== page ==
I rededicated my life to the Lord so many times I lost count. Every time Billy Graham came to town, and in church too. I just loved that feeling walking down that aisle with the music playing, feeling all cleansed and new and good, my mother crying happy tears. It’s the only time I recall feeling like my mother was proud of me or like I was good. Maybe that’s part of the reason I rededicated my life so often. I think I also liked the idea of surrendering to the music; you see, the truth is I suspect it might have been the music I was surrendering to more than Jesus, that feeling of just letting it take you where it would. 

My daddy was not a church-going man. “Never darkened the door,” as my mother would say. Once in a while, she’d shame him into going with us on Easter Sunday or for the youth choir’s Christmas Cantata, since I was in it. During the altar call, I’d shut my eyes real tight and pray real hard for Daddy to walk down the aisle and be saved. But when I opened my eyes, he was still in the pew. So our regular routine was that on Sunday mornings Mother and I went to church and Daddy mopped the kitchen floor. “If you won’t cleanse your soul, the least you can do is clean the floor,” she’d say. And Daddy seemed to prefer mopping to praying so it all worked out. This business of my daddy not being a churchgoer wasn’t something I ever gave a whole lot of thought to, although I would have felt better if he’d get saved. Besides saved or no, my daddy was my hero and best buddy. He took me everywhere—to roller derby, the fair, the rodeo, baseball games. We went to see westerns at the movies and the Harlem Globetrotters at the Coliseum. Daddy had been a pitcher on the local league and he taught me how to throw a knuckleball. “There’s no batter that can hit a good knuckleball,” he’d say. He was the grandest person in my world. 

Now what I’m about to tell you, you probably won’t believe. That’s okay, I’m going to tell it anyway because I truly believe it happened to prepare me for what would come nearly five years later because it was the remembering of it then that helped me do what I believed I had to do. When I was eight years old, I had a dream that Jesus was sitting at the foot of my bed. I guess the rebbe from Nazareth was the best person God could send to visit an eight-year-old Baptist girl. And remember, I wasn’t even saved yet, so you can see what a kind thing it was for God to do. In my dream, my whole room was lit with a soft, glowing light and I felt his presence all around me. He spoke to me but not with words. It was more like just instant understanding. And as close as I can come to telling you what he said is to tell you how it felt; it was like I was wrapped up in this soft, warm blanket and I felt safe. He said—Go your way, I will always be with you. I will not leave you. Then the light and Jesus were gone, but the feeling was still with me. I can still recall it today—clear as I felt it that night, and I’ll tell you later how that dream opened a new door for me.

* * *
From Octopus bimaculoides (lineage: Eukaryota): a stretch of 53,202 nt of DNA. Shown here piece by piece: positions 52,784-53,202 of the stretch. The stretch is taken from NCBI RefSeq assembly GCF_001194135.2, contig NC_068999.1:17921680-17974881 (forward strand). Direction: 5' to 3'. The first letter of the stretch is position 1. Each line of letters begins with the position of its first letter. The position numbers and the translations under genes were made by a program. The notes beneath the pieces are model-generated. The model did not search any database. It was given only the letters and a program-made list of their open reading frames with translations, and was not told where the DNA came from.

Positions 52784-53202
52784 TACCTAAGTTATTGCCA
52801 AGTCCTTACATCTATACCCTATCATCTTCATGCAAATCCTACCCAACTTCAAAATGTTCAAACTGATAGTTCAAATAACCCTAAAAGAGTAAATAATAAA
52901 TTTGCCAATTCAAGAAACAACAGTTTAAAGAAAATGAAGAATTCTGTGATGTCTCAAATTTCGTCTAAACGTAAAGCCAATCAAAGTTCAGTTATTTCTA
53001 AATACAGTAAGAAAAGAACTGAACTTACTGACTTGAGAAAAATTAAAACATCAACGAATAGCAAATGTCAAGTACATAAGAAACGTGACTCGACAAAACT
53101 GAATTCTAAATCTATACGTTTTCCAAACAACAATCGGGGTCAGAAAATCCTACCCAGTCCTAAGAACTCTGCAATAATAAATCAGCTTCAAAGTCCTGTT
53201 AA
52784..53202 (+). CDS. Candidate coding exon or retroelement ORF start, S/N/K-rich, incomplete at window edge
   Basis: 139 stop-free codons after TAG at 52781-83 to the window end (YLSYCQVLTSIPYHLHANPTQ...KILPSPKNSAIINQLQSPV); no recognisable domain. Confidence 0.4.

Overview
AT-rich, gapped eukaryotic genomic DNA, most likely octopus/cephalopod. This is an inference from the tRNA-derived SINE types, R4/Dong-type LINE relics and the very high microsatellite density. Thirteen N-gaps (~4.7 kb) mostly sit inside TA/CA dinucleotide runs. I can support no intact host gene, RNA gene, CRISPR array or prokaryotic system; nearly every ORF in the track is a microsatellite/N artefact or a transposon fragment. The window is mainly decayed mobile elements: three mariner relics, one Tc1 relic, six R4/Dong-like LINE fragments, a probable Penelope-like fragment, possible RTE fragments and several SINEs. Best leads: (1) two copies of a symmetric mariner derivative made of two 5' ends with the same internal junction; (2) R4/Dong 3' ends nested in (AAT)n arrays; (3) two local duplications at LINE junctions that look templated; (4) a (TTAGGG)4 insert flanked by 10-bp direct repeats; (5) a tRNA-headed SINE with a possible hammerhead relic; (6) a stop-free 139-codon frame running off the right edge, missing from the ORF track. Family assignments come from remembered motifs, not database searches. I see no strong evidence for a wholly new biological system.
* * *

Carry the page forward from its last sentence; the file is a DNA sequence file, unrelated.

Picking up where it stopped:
One other thing you need to know about Baptists is that they love their revivals and they generally have at least one every year, sometimes more. Revivals are when you bring in a guest preacher for a whole week. He kicks it off on Sunday morning with glorious anthems by the choir, maybe a solo “How Great Thou Art,” a rousing sermon followed by more preaching every night for a solid week building up to the most dramatic service of all the following Sunday morning. That’s the service that closes the revival and determines how successful it’s been by the number of lost souls brought to the Lord. 

This particular revival happened the summer I turned 13. It was just fine as revivals went, but it was no record breaker. So the deacons and Pastor Yeman, and the visiting preacher, Pastor Snyder, got together and decided to hold an allnight prayer vigil after the Saturday night service—just like Jesus prayed all night in Gethsemane. Pastor Yeman announced the plan Friday night when he was thanking Pastor Snyder for leading us in such a fine revival. He talked about how good the revival had been and how blessed we were by all the souls that had been won for the Lord but how many lost souls were still out there. Then he dragged out this basket full of rocks right up there on the pulpit and invited the members to come up get one and take home with them and write somebody’s name on it that they had been praying for. You were supposed to bring it with you to the Saturday night service and put it back in the basket. Then they would take the rocks with the names written on them to the prayer vigil. Anybody that wanted to pray with them was invited. My mother went right up there and got her rock. She put it in her pocketbook and carried it home.